Camp rules dictate that all players receive equal amounts of playing time through the first 90 percent of the game. A starting five plays for roughly five minutes and then camp rules dictate that a new five-man playing group check into the game. Payne sat out the first two shifts as the 11th man.

With 11 players sharing equal minutes, it's conceivable that a team can approach 100 points in a game with no one scoring more than 15 and only one or two players in double figures.

Byrd had an off scoring night but his last field goal was a big one. With his team up by a point and less than five minutes to play, he grabbed an offensive rebound and went up strong and quick on the other side of the rim for a reverse lay-up, giving "Team Connecticut" a 104-101 lead. He then checked out for the remainder of the game.

"It's tough staying with guys, side to side (with my knee)," Byrd said. "But I'm going to be playing through injuries at Michigan State, I bet, so I just have to suck it up and push through."


Zeigler, a 6-foot-5 combo wing from Mount Pleasant, had 4 points and 7 rebounds in "Team North Carolina's" 108-84 loss to "Team Syracuse."

Brundage, a rising junior from Southfield High, had 8 points on 4-of-6 shooting.

"I just arrived at the camp yesterday," Brundage said. "I missed the first two days because I had (AAU) practice earlier in the week with The Family."

His teammates on "Team North Carolina" learned plays during heavy installation periods earlier in the week at the Lebron James Skills Academy.

"I missed out on that and there were a lot of plays that I didn't really know, and some of my teammates don't know me well enough to know my game or know if they can trust me," Brundage said. "So that made it a little hard. But this was a good experience, and I look forward to playing more tomorrow and coming back next year."

The thick-bodied, 6-foot Brundage scored with his trademark spin in the lane for a glasser against Keala King, a 6-foot-5 guard from Compton, Calif. who is ranked the No. 35 senior in America.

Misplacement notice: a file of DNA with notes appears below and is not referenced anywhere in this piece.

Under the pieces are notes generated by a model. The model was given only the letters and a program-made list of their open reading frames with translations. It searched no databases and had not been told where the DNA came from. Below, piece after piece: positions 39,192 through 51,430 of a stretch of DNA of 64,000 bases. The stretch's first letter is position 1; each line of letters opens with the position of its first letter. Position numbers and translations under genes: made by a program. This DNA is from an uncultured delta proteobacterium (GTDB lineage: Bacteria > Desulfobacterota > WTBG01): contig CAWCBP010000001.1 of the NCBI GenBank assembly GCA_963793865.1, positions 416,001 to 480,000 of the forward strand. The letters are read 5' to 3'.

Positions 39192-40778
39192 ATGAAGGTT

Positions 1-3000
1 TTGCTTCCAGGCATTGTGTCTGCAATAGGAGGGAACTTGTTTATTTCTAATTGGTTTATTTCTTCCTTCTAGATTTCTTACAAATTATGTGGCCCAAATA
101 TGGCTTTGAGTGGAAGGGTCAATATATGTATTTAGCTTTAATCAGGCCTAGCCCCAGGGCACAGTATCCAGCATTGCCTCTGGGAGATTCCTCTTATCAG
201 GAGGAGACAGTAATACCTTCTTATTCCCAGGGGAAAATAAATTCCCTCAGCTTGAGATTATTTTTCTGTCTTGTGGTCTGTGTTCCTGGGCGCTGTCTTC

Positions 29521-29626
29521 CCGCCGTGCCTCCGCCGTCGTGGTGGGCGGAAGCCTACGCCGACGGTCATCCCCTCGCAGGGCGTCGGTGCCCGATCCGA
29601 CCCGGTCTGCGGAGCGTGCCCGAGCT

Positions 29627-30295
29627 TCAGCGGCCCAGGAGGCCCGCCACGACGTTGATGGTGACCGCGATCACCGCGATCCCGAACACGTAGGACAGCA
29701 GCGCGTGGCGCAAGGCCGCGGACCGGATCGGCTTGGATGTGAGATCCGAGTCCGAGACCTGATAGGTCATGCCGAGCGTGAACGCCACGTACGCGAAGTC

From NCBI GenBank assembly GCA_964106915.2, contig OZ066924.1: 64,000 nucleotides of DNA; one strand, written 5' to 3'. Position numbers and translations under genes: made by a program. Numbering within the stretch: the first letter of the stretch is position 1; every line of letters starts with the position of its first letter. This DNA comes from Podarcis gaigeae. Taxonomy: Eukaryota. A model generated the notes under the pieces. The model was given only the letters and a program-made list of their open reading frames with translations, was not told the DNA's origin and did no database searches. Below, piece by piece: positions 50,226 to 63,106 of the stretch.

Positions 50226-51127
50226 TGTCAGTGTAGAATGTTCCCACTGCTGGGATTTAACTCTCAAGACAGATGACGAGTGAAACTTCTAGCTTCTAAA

In the second half, Brundage executed another spin move in going around Top 10 junior Marquise Teague of Indianapolis.

Later, Brundage scored on a pump fake and take, probably getting away with sliding his pivot foot.

His fourth field goal came on a lay-up off a drive-and-dish from a teammate.

Zeigler scored on a put-back, and also on a driving, adjusting suspension shot over 6-foot-11 junior Malcolm Gilbert of New Orleans.

"I just try to make the right play," Zeigler said. "A lot of guys have struggled doing that in this thing, but that's my motto, I want to make the right play, whether it's me scoring or me dishing off to a guy.

"I felt I played okay. I wish I would have played a little bit better. I kind of struggled a little bit in some ways. I had some shots I should have made in the second half."

The seven rebounds look good.

"That's just natural for me because I guard bigger wings and guards sometimes to that brings me to the paint and I just try to do what I can," he said.

Fellow Michigander Ray McCallum joined Brundage and Zeigler on "Team North Carolina." McCallum - a point guard from Detroit Country Day - had trouble defensively, initially, on Teague, but Teague is going to have that effect on a lot of guys. McCallum finished with six points on 2-of-8 shooting. He was 2-of-5 from 3-point range in a solid outing.